Is climate change for real? NASA website says yes!

I’ve only just scratched the surface of this new website on global warming from NASA, but wow is it impressive. I was just trying to figure out how I can convince my staunchly Republican/conservative father that it’s time he admit it — global warming is real. Naturally he thinks it’s a tree-hugging liberal notion, and there’s no need to take it seriously — oh, and hybrids are a marketing scam. We got into this conversation last week when I was forced to go car shopping after a dump truck driver totaled my car. And for our US readers, he was wearing a “git ‘er done” t-shirt. Well, he got ‘er done, but that’s another story. So I struggled over whether to buy a hybrid. As I try to communicate the urgency of battling climate change through this blog and MarineBio.org, I felt an obligation. My bank account said otherwise, however, as did the data for hybrids (most of my mileage is highway, which defeats the purpose as the data say) so I got a Toyota Highlander. Yes, it’s an SUV — but — it’s not a gas guzzler. And, I gave up my V6 engine, so I feel okay. Oh — and I’m working from home more these days so… I feel better about doing my part. Still, climate change is a very real problem. And cars do contribute – a lot — to the problem. If you (like my father) still need convincing, the new NASA website on climate change is a great tool to learn. And if that’s not enough, I give you this adorable image of the polar bear – the poster child for climate change.

New NASA Website Focuses on Global Climate Change
June 23, 2008

A new website from NASA’s Jet Propulsion Laboratory, Pasadena, Calif., is devoted to educating the public about Earth’s changing climate. The Global Climate Change website provides easy-to-understand information about the causes and effects of climate change and how NASA studies it.

The new Global Climate Change website may be found at: http://climate.nasa.gov/

Highlights of the new website include:

* A continuously updated snapshot of our planet’s health, built from NASA data on such climate indicators as the condition of Earth’s ice sheets, global average temperatures, sea level change and concentrations of key greenhouse gases.

* Interactive visualizations of current climate data, including a Sea Level Viewer that provides views from space of ocean surface topography data and related phenomena such as El Niño; and a Global Climate Change Time Machine that takes users back in time to see how Earth’s climate has changed in the past, and how it is projected to change in the future.

* A downloadable desktop widget that allows users to track key indicators of climate change as measured by NASA satellites.

* Easy-to-understand background articles on the evidence, causes and effects, and uncertainties of global climate change, as well as links to selected resources that provide information about possible solutions.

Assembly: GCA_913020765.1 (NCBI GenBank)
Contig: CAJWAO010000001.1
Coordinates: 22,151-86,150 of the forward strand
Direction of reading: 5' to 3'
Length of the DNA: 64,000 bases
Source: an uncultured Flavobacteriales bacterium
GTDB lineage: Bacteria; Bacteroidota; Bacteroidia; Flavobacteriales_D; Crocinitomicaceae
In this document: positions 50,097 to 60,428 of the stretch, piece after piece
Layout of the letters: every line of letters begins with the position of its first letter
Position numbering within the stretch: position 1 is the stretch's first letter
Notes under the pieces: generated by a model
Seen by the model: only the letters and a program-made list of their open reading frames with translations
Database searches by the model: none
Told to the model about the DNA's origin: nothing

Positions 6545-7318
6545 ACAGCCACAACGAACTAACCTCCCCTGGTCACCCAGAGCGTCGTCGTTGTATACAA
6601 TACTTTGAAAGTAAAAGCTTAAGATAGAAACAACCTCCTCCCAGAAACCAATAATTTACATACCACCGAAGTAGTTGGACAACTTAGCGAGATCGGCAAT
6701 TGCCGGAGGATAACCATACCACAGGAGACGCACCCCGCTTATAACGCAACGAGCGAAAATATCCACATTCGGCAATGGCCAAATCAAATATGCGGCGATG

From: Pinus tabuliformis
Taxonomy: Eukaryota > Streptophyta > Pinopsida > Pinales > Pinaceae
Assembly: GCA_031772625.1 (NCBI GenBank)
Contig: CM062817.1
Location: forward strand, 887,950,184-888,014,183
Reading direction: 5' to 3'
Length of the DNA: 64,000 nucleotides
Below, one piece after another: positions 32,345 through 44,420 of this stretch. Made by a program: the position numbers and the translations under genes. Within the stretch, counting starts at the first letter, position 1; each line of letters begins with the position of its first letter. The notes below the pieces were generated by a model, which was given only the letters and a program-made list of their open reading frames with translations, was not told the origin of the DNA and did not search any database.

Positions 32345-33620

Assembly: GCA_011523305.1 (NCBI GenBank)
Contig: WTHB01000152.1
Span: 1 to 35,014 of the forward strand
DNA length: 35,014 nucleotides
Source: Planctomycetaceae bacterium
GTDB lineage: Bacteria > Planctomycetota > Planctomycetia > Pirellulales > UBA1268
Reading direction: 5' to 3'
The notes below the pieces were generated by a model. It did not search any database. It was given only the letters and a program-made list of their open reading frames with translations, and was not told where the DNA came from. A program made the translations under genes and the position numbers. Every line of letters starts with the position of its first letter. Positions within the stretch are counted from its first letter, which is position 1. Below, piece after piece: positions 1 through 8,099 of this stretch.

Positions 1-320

* NASA’s Eyes on the Earth: An overview of ongoing NASA JPL missions to study our planet’s oceans, atmosphere, land, ice and biosphere.

* The latest news and features from NASA JPL on climate change research.

For more information on NASA’s Earth Science Program, visit: http://www.nasa.gov.

JPL studies all aspects of the Earth system — our oceans, land, atmosphere, biosphere, and cryosphere — to identify how Earth’s climate is changing, understand the causes of these changes, and support development of models used to predict future global change. Currently, JPL has six dedicated Earth science spacecraft in orbit, with another five instruments flying aboard NASA’s Terra, Aqua and Aura spacecraft. JPL’s newest Earth mission, the Ocean Surface Topography Mission/Jason 2, launched June 20. Several more missions are planned for launch in the next few years, including the Orbiting Carbon Observatory, scheduled for launch in January 2009. Decision makers around the world use JPL Earth science data to support policy-making and resource management decisions.

JPL is a division of the California Institute of Technology in Pasadena.

Media Contacts: Alan Buis 818-354-0474 / Diya Chacko 818-393-5464
Jet Propulsion Laboratory, Pasadena, Calif.
Alan.D.Buis@jpl.nasa.gov
dschacko@jpl.nasa.gov

More Resources:
Climate Change – U.S. EPA: Comprehensive site on all aspects of climate change from the U.S. Department of Environmental Protection. Information about news, science, and policy.

NOAA Climate Research: Summaries of the National Oceanic and Atmospheric Administration’s research into several different aspects of global climate change.

World Resources Institute Climate Analysis Indicators Tool: Comprehensive compilation of charts, facts and figures about global climate change.

US Global Change Research Program – Current Climate Information: Links to the latest information on everything from coral bleaching to drought conditions to precipitation trends, from the U.S. Global Change Research Program.